In this fresh retelling of How Maui Fished Up The North Island, Donovan Bixley applies his unique twists and trademark humour to this much-treasured story. Maui is reimagined as a cheeky younger brother, on the type of hilarious fishing trip with the whanau that will be familiar to many Kiwi youngsters.
This was one of those books that did not quite end up where I had intended! I thought it would be ideal for our twins, but stopped on the way to show it to Miss Six and Mister Eight, and at their request I read it to them first. That was fatal. Their mother overheard us, became intrigued to the point where she had to sit down and listen too, and then asked if SHE could keep it as it would be ideal for the class of six- and seven-year-olds she would be taking next week. She had been looking for a suitable book to read to them, and this one would be perfect.
I like the way that the educational aspect of the book is embedded in a fun, accessible narrative. It is a legend retold for young children, with the added bonus of a glossary of Maori words in the inside front cover plus the information on the traditional Maori view of Aotearoa at the very end of the book. There are two distinct narrative styles; the descriptive passages are all written in formal language, but the direct speech is informal, with lots of Maori words included. There is also a generous amount of typical kiwi slang. Maui's brothers refer to him as an "egg" when he is whingeing in the boat, they describe their daily catch as "mean-as", and they refer to one another as "yous fullas".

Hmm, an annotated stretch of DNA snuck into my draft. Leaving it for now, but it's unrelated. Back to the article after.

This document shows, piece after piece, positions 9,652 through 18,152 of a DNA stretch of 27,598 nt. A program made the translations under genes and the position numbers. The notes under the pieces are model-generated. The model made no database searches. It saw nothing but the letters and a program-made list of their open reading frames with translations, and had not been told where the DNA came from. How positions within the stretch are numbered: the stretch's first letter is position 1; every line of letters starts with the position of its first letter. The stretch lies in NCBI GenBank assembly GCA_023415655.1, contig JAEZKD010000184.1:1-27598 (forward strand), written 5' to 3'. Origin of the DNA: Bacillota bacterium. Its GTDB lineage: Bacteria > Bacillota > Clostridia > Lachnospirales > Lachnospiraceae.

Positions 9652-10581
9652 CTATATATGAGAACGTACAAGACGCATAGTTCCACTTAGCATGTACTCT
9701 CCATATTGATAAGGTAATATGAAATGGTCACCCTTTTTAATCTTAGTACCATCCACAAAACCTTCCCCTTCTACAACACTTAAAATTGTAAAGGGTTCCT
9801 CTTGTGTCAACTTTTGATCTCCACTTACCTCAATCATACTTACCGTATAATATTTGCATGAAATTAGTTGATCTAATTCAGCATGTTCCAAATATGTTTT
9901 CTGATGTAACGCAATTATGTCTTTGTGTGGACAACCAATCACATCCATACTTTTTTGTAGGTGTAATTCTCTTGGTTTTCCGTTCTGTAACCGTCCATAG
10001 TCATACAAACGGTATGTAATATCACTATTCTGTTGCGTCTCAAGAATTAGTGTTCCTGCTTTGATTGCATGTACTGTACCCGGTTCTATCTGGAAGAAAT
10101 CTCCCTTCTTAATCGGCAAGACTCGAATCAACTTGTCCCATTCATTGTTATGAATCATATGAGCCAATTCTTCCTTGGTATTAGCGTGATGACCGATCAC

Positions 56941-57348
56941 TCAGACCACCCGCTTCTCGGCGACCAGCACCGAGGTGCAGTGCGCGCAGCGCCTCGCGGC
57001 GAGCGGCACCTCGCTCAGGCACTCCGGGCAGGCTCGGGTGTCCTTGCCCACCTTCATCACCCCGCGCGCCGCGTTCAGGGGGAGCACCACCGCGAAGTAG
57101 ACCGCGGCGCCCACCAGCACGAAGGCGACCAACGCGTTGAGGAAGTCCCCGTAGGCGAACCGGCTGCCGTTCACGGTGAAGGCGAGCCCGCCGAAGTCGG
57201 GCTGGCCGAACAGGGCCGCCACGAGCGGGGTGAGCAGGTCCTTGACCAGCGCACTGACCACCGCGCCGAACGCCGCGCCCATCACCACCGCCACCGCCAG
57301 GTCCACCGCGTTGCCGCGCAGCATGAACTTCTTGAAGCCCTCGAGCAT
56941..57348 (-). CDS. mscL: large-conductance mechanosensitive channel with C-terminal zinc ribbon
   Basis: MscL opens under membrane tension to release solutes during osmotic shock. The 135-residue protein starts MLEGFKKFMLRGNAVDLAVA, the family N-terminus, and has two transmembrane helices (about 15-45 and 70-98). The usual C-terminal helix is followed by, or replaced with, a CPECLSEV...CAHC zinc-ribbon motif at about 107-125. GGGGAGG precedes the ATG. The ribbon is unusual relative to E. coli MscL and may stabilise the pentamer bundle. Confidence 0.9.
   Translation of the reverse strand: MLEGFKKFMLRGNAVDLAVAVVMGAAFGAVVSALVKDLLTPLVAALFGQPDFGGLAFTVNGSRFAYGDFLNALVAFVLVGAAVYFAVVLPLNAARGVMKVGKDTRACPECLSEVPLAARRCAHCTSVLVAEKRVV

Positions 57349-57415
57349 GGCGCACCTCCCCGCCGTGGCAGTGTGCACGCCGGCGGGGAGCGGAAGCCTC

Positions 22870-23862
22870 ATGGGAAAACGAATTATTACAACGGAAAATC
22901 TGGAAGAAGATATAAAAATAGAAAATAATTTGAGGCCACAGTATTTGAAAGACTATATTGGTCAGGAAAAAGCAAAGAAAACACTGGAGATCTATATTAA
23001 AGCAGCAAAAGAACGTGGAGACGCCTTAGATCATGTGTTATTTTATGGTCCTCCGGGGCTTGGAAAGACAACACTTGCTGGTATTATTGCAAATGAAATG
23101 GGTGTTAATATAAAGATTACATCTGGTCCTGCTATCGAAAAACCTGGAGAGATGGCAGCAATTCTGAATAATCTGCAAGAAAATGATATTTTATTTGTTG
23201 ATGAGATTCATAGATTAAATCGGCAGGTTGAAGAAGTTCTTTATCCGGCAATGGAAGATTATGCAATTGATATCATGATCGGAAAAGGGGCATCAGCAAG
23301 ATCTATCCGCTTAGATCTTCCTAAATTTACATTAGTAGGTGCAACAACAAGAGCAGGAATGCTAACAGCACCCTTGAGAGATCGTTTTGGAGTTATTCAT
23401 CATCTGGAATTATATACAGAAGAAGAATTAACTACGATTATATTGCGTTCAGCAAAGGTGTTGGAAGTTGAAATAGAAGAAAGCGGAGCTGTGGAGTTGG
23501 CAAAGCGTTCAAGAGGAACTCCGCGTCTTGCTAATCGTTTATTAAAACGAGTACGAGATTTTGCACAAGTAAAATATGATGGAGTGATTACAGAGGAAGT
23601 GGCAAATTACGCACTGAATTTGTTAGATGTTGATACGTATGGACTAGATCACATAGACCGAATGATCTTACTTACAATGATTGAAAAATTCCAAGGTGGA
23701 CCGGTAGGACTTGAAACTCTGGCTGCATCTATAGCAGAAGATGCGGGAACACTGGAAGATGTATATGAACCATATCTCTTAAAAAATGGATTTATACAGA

There is lots of good-natured teasing, which young children will relate to; Maui is the youngest and smallest of the brothers so is often their target. However, he is also a trickster: annoying, but well able to hold his own! Even at this level, it quickly becomes apparent that Maui is the strongest and the most capable of all the brothers. After all, what kiwi adult has not heard of the accomplishments of Maui? They are an integral part of the legends of Aotearoa. But at the same time, who can remember his brothers' names?
The favourite page for all of us was near the middle of the book, where young Maui asks "Are we there yet?" All parents - and kids! - are familiar with this mantra which can drive the calmest driver (or sea captain) to distraction. To see it featured in a legend like this really makes the reader empathise with the main character. Maui is suddenly presented as a cheeky, whingeing little kid just like any other - he is firmly on the reader's wavelength!
We all loved the illustrations. They are colourful, evocative of what many might imagine Hawaiki to have been, with the outrigger canoe, sea, trees and volcanoes all featured prominently. Maui and his brothers all wear piupiu and each has a different carved bone taonga round his neck and individual hair decorations made of feathers. Unlike his brothers, however, Maui is not yet old enough to have a facial moko. This shows he is still just a child. We found the illustrations were so detailed that it was possible to follow the story without looking at the words at all!
And the twins? Well, it looks as though I will have to go and buy another copy for them, because it is unlikely that they will get to see this one. So much for good intentions!
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W. Heath Robinson (1872 - 1944)